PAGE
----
A team of five detection dogs head off on an island adventure in this episode of Dogs with Jobs!

The dogs’ job was to survey Scotland’s Isle of May, to benchmark the size of a new colony of storm petrels. The storm petrel is a shy, nocturnal, ground-nesting seabird, which is mainly found in the west and far north coasts of Scotland, but rarely on its east coast.

Sprocker spaniels Molly and Nelson, Storm the Belgian Shepherd and Piper the Springer spaniel are experienced detection dogs, but this was their very first conservation project, as well as a first for Scotland’s nature agency, NatureScot. Given the short time window for the research, Esme a pet Belgian Malinois, had been also been trained on storm petrel scent, as a backup.

Back legs and bottom of a black sproker (cocker spaniel springer spaniel cross) with its head in a burrow, surrounded by summer lichens
“Nose down”. Molly the Sprocker spaniel indicates the presence of a storm petrel in one of thousands of burrows on the island.
(All photo credits: Simon Chapman)

The challenges for the dogs were many. The uninhabited island is home to many different species of seabirds, including over 65,000 puffins, as well as large numbers of rabbits. Add windy conditions and a bumpy boat trip over each day during the survey period, and you have a challenging mix for the dogs.

We see Molly the sprocker spaniel's bottom as she has her head down a burrow - one of six that she is investigating. She wears a yellow harness and long lead
The island is riddled with burrows, each inhabited by up to three different species, so it’s intricate detection work for the dogs.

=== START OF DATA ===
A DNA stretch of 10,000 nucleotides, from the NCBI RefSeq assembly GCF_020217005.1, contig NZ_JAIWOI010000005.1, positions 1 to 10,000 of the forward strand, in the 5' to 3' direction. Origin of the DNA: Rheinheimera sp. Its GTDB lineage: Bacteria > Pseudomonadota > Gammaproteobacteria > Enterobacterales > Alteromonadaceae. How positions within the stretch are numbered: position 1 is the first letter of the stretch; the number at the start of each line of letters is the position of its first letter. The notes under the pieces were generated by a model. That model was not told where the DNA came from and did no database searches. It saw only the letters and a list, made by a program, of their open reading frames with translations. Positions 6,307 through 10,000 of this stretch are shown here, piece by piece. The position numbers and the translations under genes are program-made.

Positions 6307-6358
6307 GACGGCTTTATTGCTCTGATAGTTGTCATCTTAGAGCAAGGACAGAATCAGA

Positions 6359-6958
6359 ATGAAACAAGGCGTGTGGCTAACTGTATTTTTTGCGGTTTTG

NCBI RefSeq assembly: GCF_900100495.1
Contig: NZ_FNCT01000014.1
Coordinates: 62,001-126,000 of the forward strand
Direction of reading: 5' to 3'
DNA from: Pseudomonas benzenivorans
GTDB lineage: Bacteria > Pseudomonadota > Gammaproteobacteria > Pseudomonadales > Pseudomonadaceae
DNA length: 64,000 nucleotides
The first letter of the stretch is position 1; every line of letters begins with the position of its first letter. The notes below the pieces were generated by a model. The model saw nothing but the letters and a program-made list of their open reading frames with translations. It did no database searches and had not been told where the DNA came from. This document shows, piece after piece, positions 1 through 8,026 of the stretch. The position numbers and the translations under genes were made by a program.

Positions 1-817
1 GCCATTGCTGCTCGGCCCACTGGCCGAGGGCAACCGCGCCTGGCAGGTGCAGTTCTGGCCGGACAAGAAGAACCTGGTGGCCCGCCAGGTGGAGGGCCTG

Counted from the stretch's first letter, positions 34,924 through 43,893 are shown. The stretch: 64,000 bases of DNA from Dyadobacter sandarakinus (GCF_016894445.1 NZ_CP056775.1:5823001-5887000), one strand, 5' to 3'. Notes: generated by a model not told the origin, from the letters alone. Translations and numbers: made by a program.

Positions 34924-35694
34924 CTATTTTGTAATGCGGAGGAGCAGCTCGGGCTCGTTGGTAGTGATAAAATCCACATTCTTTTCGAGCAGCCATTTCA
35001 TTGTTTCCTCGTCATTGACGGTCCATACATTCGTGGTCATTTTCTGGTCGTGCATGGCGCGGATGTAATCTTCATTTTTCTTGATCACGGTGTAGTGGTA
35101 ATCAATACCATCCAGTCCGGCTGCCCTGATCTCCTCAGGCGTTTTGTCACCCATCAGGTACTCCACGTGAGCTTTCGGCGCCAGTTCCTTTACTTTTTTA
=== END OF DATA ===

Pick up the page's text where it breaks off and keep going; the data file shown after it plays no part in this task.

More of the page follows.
Simon Chapman of K9 Manhunt Scotland explains to Dogs with Jobs presenter Kate Fairweather how the project came about and how they prepared the dogs, who usually work as drugs dogs, for a new type of project. He also describes how the team stepped up to the challenge of a new type scent in a distraction-heavy environment.

(L-R) Piper, Nelson, Esme, Molly and Storm with handlers Lyn Adams, Lorraine Patterson, Lucy Scott and Simon Chapman

How did they know that storm petrels were on the island?

As part of conservation efforts in the UK and elsewhere, fine mist nets are used as a safe way to capture wild birds for ringing. Licensed ringers place a lightweight ring with a unique number around a bird’s leg. Once ringed, an individual bird can be tracked. Such information allows conservation organisations to understand population changes and trends, and provides information vital for bird conservation. It was through this practice that the presence of storm petrels on the east coast of Scotland was first noted.

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CIff you would be interested in coming on the show, or would like to suggest someone else. You can reach me at team@shineradio.uk.